The town of Higuera La Real

I feel that in order to really capture the essence of this trip to Spain, I want to share my experiences out of sequence. This has to do a lot with a lack of internet service where I am and with the fact that I need to enjoy time with the family and friends who I am visiting.

So here I am, sitting in the doorway of my mom’s home in Higuera La Real, with the sun warm and toasty on my face, keeping me warm despite the cool breeze and temperature outside. What I’ve been surprised by so far, is that out of each of the three days I have been in this small town, there has not been a single cloud in the sky. And that is the case today as I write this. Having lived in Colorado for the past twelve years, I thought clear beautiful blue skies like these were more particular to Colorado, but I’m excited to see firsthand that Spain can also boast this glorious weather as well. The sky here is gorgeous! Not only during the day, with the vibrancy of clear bright blue, but also at night with so many stars and few lights to disrupt their brilliance and hide the smaller ones.

The Street Where I Am Staying in Higuera La Real

I arrived on Thursday, December 22nd and had a spectacular first night staying with friends just outside Madrid (that experience will be another blog post entirely on its own, so look for that soon to come). Since then I’ve been staying in Higuera La Real with my mother. I like to think of it now as my second home and for the purpose of this trip, my home base over the next two weeks. Being here is giving me an experience true to the local culture. Let me try to paint a picture of it for you in words.

Among rolling green hills and open countryside, the pueblo (small town) consists of narrow roads, many of them cobblestone, that are lined with white buildings and red Spanish tiled roofs. Every few hundred feet or so, there exist a wood door and windows ornamented with black wrought iron in different designs. These are the homes, some are one-story and some two, and my mother’s boyfriend’s home is one of them. Numero 10, to be precise. I especially love the old large lamps attached above each home. There is a square in the town center, complete with an architecturally inspiring ancient church and local stores and restaurants. Everything is within walking distance and among mercados (markets), they also have my particular favorite, panaderias (bread shops or bakeries).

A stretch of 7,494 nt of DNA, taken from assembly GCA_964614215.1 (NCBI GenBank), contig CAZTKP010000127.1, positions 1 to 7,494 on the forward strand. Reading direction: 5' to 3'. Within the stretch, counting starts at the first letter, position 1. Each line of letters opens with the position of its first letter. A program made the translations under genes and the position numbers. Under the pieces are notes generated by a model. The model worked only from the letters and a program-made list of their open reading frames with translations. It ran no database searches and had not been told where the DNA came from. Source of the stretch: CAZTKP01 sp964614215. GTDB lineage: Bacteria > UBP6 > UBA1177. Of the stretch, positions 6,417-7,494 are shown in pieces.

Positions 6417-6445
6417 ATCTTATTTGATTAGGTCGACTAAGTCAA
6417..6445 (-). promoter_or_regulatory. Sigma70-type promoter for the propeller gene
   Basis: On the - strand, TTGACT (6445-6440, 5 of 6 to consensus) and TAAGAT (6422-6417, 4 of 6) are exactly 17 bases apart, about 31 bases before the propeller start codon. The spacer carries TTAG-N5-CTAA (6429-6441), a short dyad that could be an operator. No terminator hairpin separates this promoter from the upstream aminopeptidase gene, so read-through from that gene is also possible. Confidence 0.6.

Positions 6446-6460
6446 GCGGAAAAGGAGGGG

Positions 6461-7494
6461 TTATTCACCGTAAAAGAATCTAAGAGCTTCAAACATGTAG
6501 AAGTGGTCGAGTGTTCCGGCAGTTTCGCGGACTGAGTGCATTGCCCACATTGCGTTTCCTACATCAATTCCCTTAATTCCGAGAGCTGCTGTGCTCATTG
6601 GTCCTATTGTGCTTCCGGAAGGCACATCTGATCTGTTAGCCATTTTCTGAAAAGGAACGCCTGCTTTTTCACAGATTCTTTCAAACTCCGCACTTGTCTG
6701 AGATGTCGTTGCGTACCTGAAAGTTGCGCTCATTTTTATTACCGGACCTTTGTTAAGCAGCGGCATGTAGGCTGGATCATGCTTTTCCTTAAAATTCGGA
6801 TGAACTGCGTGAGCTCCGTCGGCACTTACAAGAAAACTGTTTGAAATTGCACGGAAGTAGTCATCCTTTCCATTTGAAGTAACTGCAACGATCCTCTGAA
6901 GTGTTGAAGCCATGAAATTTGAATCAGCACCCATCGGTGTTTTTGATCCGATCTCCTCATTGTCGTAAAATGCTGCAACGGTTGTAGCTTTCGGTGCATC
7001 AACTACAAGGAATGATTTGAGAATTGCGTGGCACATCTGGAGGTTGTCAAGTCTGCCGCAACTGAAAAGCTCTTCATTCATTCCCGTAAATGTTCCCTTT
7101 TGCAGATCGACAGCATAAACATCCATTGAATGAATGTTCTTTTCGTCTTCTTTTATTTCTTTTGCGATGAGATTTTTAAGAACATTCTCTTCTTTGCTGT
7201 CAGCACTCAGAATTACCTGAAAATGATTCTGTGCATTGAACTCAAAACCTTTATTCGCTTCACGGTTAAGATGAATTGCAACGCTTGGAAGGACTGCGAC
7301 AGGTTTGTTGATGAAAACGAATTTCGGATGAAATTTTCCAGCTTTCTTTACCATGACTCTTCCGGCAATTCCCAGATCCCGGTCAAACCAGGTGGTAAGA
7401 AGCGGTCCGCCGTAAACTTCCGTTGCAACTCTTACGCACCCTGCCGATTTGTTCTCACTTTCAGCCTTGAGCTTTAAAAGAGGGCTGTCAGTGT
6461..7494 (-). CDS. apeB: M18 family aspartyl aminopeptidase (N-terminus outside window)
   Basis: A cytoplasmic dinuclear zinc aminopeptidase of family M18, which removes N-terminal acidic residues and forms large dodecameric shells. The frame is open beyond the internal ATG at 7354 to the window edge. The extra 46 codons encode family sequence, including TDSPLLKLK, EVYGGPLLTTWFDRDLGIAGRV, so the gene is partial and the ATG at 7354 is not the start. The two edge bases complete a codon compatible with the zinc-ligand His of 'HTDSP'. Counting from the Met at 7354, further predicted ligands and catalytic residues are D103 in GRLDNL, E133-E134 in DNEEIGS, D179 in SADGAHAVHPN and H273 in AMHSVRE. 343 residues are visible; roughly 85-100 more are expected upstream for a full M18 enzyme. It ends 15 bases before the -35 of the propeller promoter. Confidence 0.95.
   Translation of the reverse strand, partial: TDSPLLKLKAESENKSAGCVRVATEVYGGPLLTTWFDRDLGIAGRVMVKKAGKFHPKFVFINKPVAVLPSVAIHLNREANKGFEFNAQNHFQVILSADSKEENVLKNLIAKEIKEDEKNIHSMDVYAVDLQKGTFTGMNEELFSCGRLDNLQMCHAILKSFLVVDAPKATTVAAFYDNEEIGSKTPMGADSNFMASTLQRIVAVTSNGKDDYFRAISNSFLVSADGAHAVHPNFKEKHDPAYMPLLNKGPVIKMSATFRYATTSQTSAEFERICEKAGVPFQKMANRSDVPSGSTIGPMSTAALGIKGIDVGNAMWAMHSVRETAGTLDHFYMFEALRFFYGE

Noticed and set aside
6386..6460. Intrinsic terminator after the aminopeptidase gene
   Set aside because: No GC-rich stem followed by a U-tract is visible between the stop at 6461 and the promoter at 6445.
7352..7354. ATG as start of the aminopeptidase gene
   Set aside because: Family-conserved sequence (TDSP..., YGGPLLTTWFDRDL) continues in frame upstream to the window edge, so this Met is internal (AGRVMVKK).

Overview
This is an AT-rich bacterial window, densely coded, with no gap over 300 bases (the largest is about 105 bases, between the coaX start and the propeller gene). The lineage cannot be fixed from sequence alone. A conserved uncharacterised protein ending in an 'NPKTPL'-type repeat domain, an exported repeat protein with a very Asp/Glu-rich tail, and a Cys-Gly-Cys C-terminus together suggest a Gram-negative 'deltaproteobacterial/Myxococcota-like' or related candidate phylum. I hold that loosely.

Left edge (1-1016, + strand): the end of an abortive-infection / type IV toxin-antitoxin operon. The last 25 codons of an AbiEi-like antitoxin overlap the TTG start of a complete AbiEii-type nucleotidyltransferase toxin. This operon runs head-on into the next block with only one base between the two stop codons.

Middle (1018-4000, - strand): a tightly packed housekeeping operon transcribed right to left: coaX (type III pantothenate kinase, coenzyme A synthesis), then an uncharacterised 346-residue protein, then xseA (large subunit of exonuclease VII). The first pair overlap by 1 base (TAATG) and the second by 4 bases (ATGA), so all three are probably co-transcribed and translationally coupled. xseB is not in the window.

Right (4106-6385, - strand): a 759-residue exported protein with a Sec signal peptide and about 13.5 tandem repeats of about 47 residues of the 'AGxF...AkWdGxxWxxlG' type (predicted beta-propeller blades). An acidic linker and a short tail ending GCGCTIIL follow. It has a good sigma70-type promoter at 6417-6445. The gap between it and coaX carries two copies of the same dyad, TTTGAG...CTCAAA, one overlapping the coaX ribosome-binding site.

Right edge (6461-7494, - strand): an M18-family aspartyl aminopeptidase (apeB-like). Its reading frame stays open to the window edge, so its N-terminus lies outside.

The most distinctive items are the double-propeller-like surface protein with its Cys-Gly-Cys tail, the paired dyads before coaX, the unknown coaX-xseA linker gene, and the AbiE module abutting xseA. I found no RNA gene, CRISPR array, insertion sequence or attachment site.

On the Way into Town

Out here in the country, it is still common that the homes have no heat, and that does include mine. It is definitely cold and they use braseros, which are small gas fed burners situated underneath their dining room table. This is usually located in the kitchen, which is why a significant part of the family interaction takes place in the kitchen and around the kitchen table. You lift up the heavy table-cloth laid on top, place it over your lap, and thank God that at least your legs are going to be warm. There is hot water though, which if I had to have my pick, I prefer that to full-time central heat. Of course, you have to make sure to turn on the calentador, which is another gas-powered contraption much like a water heater in the U.S.. And it certainly works just as well.

I’ve enjoyed walking around the town and like the fact that my particular home is located on one of the streets along the outer edge of town. Around the corner the road turns into dirt right away as it heads out past the last buildings and into an open view of the surrounding hills. Something different that I did not expect is that despite cold temperatures here, there are palm trees among the oak and pine trees. In my daily walks and ventures, there have been unusual sites to encounter: the old man riding a donkey drawn cart and leading another donkey behind them, a young Spaniard man riding a horse through town with a dog following behind, and my personal favorite, the group of old men bursting into the local bar playing Spanish guitar and singing the traditional holiday songs.

Singing in the Local Bar - Holiday Tradition

Are you overwhelmed yet? Well, I am a bit and that’s only a fraction of the great experiences and aspects of the culture and people here that I am living among right now. I am learning that when you travel to experience people and culture, there is a lot to take in and so much to learn about. Please check in again soon for more.

Pin It on Pinterest

Share This